Beyond your website, use your Google Business Profile to create an online profile that includes your location, contact information, and client reviews across all Google services including Google Maps. You can also advertise on Google through the Google Ads platform so your content rises to the top when Millennials are searching for financial advice.

Reaching Millennials Through Advertising

It may not be as popular as it once was in reaching a target audience, but TV is still an option when it comes to reaching Millennials via advertising, with cable beating out streaming as the way Millennials discover new products most often (47% versus 34%).2

Advertising on music streaming services is also a great way to reach Millennials—21 percent of them discovered new products through music streaming services.2

Lesson 4: To reach a Millennial audience, consider looking beyond digital advertising and explore options on cable and music streaming services. Using these channels offers a way to differentiate your advertising from competitors who may rely solely on digital outlets.

Social Issues and Security Matter to Millennials

While not as high as Gen Z, 41 percent of Millennials say companies should take a stance on social issues. When asked to rate attributes that impact their purchasing decisions, their top responses ranked brands that treat their employees well and brands with whom they trust their data—both at 82 percent.2

Lesson 5: Financial professionals who want to meet the social responsibility desires of Millennial clients can use content marketing and advertising tactics to communicate how they help clients explore sustainable investing.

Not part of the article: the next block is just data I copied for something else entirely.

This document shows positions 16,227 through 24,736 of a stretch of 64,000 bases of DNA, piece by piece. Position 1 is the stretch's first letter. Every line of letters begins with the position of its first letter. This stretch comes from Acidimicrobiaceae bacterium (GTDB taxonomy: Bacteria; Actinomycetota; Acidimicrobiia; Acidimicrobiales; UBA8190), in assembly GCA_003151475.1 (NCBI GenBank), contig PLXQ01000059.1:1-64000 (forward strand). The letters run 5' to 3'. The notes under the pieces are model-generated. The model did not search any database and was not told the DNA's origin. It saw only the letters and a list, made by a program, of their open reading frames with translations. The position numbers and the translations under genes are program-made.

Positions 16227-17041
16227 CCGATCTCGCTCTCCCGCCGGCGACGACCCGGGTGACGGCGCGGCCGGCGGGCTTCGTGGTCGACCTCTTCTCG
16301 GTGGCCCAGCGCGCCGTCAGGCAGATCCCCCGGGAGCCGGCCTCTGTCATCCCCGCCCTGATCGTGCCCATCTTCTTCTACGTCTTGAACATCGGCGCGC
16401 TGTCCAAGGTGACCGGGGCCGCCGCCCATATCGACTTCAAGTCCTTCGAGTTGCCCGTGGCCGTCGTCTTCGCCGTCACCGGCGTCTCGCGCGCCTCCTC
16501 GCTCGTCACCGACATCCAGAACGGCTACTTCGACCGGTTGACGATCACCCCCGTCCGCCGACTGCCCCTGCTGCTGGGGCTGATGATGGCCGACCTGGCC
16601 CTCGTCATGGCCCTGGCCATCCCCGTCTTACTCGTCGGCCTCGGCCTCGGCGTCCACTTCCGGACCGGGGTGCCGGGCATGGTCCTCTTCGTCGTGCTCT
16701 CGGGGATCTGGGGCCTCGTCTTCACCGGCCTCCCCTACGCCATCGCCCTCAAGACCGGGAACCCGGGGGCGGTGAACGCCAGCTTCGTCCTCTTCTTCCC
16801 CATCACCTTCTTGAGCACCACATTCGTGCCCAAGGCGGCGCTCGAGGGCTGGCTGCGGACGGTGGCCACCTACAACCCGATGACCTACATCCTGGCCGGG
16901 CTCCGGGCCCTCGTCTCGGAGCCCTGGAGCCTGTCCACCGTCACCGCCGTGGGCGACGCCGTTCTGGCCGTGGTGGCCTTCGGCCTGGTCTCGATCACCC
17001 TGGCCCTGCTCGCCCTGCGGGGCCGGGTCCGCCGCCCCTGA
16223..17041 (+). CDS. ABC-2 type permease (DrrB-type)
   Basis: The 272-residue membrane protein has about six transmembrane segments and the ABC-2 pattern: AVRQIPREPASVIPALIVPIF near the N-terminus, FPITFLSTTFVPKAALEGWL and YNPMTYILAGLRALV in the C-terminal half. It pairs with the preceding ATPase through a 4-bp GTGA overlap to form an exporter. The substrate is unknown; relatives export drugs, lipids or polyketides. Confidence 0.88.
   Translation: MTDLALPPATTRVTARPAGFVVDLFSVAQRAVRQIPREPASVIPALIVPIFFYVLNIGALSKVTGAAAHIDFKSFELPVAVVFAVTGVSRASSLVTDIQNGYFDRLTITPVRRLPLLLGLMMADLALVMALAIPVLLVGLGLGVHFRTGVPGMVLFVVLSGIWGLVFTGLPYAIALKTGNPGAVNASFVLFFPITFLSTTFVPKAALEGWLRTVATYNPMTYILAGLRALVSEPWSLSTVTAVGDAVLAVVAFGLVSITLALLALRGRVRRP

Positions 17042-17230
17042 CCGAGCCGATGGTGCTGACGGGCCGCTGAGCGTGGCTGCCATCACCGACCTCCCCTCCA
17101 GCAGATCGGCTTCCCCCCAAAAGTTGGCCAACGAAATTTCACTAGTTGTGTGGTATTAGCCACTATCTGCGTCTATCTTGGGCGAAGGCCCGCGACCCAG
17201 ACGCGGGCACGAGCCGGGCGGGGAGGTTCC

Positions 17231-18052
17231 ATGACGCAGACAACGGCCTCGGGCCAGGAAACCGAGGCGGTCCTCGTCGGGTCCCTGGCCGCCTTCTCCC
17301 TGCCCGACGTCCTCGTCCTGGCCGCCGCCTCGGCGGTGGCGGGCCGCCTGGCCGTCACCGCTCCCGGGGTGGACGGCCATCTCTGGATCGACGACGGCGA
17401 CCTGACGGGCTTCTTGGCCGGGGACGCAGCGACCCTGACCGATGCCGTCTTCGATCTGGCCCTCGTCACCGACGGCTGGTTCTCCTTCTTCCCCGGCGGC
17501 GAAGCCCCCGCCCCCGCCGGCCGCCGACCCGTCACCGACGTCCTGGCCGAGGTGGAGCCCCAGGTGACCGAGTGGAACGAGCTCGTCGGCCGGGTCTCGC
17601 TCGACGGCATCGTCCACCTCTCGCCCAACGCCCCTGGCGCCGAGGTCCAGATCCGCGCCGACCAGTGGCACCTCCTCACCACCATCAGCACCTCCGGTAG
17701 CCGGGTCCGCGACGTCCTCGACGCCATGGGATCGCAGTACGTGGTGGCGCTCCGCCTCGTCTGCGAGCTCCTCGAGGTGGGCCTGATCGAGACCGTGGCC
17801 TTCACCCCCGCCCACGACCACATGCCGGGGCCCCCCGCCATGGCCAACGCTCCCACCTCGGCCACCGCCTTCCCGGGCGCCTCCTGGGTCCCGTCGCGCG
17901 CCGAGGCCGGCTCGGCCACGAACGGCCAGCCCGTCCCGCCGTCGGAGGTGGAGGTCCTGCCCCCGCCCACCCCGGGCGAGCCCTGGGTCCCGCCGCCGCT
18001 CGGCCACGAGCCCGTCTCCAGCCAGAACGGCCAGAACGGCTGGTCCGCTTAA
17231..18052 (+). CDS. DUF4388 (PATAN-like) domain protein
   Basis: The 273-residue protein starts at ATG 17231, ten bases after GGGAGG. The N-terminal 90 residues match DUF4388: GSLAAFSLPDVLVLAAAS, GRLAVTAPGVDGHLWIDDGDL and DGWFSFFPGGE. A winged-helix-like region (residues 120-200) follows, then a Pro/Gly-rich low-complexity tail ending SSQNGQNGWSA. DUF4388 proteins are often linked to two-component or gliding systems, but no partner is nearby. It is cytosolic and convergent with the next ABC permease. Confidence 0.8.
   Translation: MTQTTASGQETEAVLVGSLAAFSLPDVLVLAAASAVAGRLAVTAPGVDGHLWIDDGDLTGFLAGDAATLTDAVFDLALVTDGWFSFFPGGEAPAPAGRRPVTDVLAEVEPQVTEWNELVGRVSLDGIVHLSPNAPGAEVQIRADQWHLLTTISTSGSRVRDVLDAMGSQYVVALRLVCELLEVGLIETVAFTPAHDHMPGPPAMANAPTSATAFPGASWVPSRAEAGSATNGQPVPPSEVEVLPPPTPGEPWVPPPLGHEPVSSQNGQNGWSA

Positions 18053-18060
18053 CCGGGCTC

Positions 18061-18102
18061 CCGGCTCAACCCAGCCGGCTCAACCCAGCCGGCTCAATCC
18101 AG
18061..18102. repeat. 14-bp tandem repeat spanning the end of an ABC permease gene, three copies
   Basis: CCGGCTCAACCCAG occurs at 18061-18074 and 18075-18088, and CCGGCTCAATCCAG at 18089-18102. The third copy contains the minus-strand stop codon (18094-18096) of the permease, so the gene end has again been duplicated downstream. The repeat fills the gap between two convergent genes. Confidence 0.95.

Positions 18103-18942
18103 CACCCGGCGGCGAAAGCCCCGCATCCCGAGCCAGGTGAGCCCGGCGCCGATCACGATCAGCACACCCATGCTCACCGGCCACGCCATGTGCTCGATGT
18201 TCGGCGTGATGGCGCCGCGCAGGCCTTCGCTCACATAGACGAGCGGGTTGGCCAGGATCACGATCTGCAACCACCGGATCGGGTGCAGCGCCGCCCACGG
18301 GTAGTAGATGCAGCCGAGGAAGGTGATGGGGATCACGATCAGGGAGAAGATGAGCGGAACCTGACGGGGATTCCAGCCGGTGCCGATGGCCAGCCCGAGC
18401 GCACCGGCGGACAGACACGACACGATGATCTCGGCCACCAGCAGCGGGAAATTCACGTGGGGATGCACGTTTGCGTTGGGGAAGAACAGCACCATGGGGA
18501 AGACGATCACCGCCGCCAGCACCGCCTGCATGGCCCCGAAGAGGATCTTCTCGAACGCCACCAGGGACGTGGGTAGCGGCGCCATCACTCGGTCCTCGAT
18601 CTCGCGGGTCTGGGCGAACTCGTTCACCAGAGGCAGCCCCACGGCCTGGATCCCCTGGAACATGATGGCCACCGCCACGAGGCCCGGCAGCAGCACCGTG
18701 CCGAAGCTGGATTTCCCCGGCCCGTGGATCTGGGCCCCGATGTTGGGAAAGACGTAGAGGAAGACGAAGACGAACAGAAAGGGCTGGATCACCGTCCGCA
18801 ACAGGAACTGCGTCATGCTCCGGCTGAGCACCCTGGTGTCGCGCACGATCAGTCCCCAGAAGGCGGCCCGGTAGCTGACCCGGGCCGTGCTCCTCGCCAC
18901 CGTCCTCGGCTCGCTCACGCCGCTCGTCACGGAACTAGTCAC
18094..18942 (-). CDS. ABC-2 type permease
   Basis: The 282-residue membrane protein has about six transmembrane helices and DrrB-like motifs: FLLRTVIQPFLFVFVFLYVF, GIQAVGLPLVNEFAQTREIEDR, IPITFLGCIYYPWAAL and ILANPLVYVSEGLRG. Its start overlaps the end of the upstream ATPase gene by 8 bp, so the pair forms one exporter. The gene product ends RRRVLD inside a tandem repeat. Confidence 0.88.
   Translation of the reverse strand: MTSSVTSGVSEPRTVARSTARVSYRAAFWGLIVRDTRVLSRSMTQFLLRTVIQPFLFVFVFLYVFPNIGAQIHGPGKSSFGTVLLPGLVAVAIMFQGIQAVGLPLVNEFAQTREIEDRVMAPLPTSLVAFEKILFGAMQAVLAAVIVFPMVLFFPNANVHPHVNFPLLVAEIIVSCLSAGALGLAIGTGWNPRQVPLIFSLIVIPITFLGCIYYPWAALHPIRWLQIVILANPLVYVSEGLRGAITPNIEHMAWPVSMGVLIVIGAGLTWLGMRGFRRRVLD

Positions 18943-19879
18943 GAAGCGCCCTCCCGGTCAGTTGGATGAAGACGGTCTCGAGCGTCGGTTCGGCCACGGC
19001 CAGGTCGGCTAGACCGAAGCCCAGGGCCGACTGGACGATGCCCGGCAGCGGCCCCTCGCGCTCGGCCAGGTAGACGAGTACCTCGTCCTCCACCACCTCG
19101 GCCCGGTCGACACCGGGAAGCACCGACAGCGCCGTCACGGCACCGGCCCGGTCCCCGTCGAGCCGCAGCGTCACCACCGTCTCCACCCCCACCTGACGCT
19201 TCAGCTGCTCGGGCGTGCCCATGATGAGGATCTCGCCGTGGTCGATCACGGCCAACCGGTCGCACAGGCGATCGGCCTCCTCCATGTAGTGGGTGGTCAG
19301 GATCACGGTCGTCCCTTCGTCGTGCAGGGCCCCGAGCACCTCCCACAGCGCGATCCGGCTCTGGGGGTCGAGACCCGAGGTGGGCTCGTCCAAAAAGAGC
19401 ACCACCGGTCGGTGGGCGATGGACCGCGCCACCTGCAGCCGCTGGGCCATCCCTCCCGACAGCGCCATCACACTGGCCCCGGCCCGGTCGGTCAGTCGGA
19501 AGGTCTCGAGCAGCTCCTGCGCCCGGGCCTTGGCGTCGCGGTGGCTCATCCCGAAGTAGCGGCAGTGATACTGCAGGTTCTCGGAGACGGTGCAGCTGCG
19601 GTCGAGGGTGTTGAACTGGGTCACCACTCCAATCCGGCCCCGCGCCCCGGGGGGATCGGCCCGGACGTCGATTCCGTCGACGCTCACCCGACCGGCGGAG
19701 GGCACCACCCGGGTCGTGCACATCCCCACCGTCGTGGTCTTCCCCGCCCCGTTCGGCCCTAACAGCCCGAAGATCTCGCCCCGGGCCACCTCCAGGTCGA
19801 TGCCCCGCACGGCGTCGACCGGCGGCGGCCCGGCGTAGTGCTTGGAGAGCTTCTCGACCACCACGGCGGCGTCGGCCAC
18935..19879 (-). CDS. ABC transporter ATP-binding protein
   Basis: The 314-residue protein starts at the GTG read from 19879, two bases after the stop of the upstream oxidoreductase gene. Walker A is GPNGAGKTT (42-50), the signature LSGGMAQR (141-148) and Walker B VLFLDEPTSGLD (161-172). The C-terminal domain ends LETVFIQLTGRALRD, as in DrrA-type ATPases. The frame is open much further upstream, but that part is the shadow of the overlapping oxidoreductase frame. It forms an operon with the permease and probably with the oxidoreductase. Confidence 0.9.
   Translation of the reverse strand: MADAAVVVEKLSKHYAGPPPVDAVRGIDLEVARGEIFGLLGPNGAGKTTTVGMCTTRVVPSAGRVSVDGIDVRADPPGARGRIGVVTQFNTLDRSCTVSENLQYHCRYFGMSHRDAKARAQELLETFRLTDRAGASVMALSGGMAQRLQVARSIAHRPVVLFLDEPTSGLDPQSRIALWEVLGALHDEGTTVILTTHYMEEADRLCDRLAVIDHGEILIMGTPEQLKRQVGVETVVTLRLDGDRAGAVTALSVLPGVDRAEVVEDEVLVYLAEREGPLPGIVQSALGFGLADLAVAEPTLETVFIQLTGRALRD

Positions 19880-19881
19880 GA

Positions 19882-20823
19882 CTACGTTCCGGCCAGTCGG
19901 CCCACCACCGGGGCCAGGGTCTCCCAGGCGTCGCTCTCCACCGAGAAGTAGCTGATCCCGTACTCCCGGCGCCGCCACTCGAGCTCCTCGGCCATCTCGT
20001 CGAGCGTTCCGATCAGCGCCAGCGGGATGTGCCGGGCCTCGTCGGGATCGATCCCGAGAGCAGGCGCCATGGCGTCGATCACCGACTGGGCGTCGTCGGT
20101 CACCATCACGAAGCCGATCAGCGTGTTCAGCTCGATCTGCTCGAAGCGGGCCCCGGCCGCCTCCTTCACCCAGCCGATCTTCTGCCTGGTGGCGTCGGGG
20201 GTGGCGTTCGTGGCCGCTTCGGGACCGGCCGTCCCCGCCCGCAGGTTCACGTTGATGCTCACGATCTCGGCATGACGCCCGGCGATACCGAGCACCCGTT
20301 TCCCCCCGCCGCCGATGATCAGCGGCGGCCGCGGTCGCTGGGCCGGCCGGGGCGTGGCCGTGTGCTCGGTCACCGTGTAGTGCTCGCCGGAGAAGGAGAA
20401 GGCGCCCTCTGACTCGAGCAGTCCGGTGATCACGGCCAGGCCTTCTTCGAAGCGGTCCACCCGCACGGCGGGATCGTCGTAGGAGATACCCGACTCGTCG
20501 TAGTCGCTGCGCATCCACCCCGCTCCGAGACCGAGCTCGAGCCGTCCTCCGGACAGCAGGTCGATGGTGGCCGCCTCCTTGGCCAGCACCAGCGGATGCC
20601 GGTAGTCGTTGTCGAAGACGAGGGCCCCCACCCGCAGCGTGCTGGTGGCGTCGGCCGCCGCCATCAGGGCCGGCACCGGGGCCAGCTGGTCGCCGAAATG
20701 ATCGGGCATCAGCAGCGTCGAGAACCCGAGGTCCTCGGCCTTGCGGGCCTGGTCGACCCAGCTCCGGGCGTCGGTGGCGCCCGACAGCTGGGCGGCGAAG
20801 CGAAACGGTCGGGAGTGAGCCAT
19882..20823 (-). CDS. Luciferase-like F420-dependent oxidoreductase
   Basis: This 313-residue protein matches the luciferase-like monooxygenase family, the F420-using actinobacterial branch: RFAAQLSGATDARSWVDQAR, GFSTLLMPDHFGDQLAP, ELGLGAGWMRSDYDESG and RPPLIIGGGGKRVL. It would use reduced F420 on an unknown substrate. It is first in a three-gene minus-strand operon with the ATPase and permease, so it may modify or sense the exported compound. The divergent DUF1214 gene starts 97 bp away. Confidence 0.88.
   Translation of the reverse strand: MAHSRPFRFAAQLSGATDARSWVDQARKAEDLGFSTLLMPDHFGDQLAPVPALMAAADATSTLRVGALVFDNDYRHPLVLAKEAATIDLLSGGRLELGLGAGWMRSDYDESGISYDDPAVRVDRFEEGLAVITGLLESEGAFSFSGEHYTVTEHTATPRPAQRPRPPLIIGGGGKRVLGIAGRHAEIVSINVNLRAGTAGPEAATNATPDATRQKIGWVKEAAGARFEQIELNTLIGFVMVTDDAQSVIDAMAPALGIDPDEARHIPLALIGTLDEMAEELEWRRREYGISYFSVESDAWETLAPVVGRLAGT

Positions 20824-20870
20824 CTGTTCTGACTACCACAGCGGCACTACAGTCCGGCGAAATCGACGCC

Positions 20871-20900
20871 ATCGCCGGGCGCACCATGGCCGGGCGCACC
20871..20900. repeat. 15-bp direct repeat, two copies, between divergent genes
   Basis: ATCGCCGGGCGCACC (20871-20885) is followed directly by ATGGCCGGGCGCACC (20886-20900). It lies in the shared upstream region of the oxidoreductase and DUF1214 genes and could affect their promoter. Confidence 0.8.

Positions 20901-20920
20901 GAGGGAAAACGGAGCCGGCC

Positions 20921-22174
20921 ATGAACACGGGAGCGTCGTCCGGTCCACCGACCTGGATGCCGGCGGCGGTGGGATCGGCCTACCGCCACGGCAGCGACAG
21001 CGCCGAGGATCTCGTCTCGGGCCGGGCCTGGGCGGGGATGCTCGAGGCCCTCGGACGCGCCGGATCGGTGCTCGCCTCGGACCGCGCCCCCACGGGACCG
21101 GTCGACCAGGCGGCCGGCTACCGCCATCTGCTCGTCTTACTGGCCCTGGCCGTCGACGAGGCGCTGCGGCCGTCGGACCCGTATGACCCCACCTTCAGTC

Lesson 6: Share content on the digital channels Millennial clients are using to communicate your firm’s approach to data security.

Millennials Like Subscription Payment Options

As models for financial services fees continue to evolve, it makes sense to understand what Millennials expect when it comes to paying for products and services. Forty-four percent of Millennials have used subscription services to purchase physical products and are more likely to do so than Gen X or Baby Boomers.2

Lesson 7: Their comfort level with subscription pricing makes this pricing model ideal for Millennial clients. Consider investigating ways to simplify your pricing structure to implement fees that work for clients who are in the wealth-building stage of life.

Reach Millennials Where They Are Now

Millennials are growing up. As a generation whose lives have been shaped by their share of financial hardships, they tend to be more cautious than older generations when it comes to their finances, so gaining their trust and respect is key.

Take steps to build your brand and promote your business by focusing on where Millennials are already shopping. Use these channels to build your reputation and demonstrate your expertise to gain the trust of the next generation of financial planning clients.


1. Cerulli Associates. “The Great Wealth Transfer.” Cerulli Associates, 2018.

2. Iskiev, Maxwell. “How Each Generation Shops in 2023.” HubSpot, 2022. July 28.

DISCLAIMER: The eMoney Advisor Blog is meant as an educational and informative resource for financial professionals and individuals alike. It is not meant to be, and should not be taken as financial, legal, tax or other professional advice. Those seeking professional advice may do so by consulting with a professional advisor. eMoney Advisor will not be liable for any actions you may take based on the content of this blog.

Image of Lindsay Robinson, CFP®
About the Author

Lindsay Robinson, CFP® manages the Financial Planning Service and Research Team, which focuses on providing the highest level of financial planning services for our clients. In this role she leads research initiatives on key planning trends and industry updates. Lindsay is a CFP® professional and has a Master of Science in Business Administration with a concentration in financial and tax planning.